Cloud services are becoming increasingly common among businesses of all shapes and sizes, allowing for increased productivity while reducing on-premises infrastructure costs. As a result, Microsoft Office 365 and Exchange Online are now a common pairing that offers a hosted platform by which organizations can access their business data from anywhere in the world, whether it’s from a workstation or mobile device. While there’s no denying that there are a number of benefits when moving to Office 365, it’s important to identify the risks involved and consider any changes that may be required to your business practices. Here are four areas that your organization should definitely be considering when making the move to a cloud-based platform or hybrid solution:
1. Prepare for outages
One common misconception about a cloud-based service is that it will be available 100% of the time. In fact, over the past few months there have been two notable service outages with Office 365, both in December 2015 and January 2016, which caused a lack of connectivity for customers around the world. Both of these disruptions left many users unable to access emails for lengthy periods of time, which in some cases could have a serious impact on an organization’s reputation and/or ability to function. It’s wise to consider that this could happen again in the future and ensure that you have a failover process in place should your cloud service drop for an extended period of time. We’re not talking a survival kit with spare pens and paper, but rather a tested alternative that could potentially be adopted within your organization in the event of an emergency. This could be as simple as keeping copies of critical documents locally so your business can still carry out basic functions or meet required objectives.
2. Beware of retention policies
It’s worth taking a moment to consider potential changes when it comes to email retention. With Office 365, Microsoft has since introduced the option in Exchange Online to extend the amount of time items can be retained past the standard 14 days. This is implemented via the use of a custom retention period, which can be set by your Office 365 administrator for deleted items and can be tailored to suit your business requirements. If you take advantage of a managed service then it’s worth checking with your provider in case you’ve got the default period applied and require a different setting. You can also make use of the Exchange Online Retention Policy Tags for default folders and Messaging records management (MRM) to maintain compliance wherever required. A relatively simple area to check, but down the line it will help to prevent items getting accidentally deleted because of an incorrect policy that needed updating.
3. Backups, backups, backups
Just because you’ve got all your data in the cloud, it doesn’t mean that you’re immune from data loss. Common scenarios that could lead to data going missing include data corruption, errors when synchronizing or from accidental deletions. Other reasons could include malicious attacks, whether they are external or internal. If a hacker or rogue employee deleted critical business information from your cloud environment, for example, it may not be possible to get that data back if you have not backed up accordingly. What’s more, if you read the fine print, cloud service providers are often not responsible for recovering lost data in these scenarios. It therefore pays to back up your cloud data regularly to safeguard your business against irreversible data loss. It’s advisable to keep two backup systems running, preferably with one being off-site, in order to properly safeguard your business continuity and mitigate downtime should disaster strike.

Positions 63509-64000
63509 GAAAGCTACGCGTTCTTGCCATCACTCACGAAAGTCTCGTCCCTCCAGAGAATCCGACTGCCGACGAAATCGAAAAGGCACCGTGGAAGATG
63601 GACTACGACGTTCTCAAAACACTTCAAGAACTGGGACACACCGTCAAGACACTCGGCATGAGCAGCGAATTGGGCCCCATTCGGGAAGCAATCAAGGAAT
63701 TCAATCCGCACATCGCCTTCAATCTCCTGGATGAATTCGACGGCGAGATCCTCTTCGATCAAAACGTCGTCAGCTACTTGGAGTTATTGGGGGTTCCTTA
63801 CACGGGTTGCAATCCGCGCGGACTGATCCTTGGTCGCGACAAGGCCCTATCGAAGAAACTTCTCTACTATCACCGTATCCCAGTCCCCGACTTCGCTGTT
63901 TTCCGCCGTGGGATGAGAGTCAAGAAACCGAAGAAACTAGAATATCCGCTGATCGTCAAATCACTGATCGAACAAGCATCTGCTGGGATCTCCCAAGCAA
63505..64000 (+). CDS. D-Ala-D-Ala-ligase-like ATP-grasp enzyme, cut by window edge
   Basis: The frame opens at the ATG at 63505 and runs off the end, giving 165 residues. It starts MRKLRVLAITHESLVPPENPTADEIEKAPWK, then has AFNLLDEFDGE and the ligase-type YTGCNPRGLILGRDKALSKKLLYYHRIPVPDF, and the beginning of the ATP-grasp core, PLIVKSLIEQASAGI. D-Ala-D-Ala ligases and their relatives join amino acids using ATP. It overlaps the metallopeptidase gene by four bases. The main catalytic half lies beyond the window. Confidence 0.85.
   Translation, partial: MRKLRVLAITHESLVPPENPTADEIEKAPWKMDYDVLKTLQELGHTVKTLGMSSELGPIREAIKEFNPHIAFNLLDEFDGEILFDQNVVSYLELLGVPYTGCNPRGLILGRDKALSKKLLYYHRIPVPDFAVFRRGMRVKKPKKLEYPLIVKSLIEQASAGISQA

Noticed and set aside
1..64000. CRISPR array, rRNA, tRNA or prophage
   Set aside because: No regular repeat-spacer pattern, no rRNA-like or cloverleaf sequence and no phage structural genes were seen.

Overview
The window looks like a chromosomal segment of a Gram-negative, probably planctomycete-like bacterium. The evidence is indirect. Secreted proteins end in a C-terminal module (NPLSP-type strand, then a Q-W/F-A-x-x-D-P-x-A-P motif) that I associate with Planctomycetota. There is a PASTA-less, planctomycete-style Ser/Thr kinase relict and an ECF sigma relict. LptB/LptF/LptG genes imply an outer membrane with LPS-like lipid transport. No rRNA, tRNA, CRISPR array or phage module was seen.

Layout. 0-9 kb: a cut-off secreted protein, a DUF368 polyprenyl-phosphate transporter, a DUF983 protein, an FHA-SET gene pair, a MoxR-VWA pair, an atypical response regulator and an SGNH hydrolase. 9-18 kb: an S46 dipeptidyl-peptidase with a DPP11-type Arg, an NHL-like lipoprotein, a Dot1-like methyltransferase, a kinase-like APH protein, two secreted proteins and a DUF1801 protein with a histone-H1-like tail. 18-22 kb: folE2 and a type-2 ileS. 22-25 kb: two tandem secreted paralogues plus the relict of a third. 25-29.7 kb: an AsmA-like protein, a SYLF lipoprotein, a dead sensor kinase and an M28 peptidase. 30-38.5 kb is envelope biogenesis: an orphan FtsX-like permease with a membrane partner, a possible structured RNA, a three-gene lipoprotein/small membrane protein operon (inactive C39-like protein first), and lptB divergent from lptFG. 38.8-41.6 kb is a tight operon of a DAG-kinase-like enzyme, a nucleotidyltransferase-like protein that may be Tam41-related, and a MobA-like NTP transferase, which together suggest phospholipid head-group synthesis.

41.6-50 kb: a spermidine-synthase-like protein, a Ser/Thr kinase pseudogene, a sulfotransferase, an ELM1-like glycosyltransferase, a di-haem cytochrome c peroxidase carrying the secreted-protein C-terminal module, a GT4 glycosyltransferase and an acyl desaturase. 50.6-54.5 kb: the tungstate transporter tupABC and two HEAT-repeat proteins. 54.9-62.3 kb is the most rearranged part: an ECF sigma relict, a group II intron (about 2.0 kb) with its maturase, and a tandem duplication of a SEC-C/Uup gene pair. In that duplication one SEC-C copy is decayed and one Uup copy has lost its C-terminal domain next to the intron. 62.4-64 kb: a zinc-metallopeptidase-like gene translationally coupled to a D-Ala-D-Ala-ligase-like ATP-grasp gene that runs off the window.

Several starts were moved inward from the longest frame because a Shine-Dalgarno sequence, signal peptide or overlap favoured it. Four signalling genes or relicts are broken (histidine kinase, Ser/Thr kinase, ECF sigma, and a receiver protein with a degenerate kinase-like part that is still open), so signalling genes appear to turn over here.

4. Update your disaster recovery plan
Another major area that is often overlooked is to review and update your disaster recovery (DR) plan. It’s no doubt that as a result of your migration to the cloud, your processes and policies will have changed, so be sure to revisit your DR plan and ensure it covers any alterations to your infrastructure, paying close attention to your backup procedures. We’d also strongly recommend including a reputable data recovery companies’ contact details within your plan. You’ll want to be sure that they have experience of working with any type of storage media, major industry partnerships and 24/7 availability, as disaster doesn’t wait until between 9am-5pm to happen! It’s unlikely that you will need them, however it’s much like an insurance policy; it will give you peace of mind that there will be someone you can call for help should disaster strike and it will save you valuable time choosing them in advance.
When upgrading to any cloud-based platform it is imperative to plan ahead for any eventuality. With all the productivity features on offer with Office 365 and Exchange Online in particular it is very easy to get caught up in the midst of things and forget about disaster recovery. However, addressing these areas, though not extensive by any means, should allow you to cover some your bases and mitigate the chance of a data loss occurring. In the worst-case scenario, you’ll also be able bounce back quickly if you were to lose data from your cloud environment.
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Author: Mikey Anderson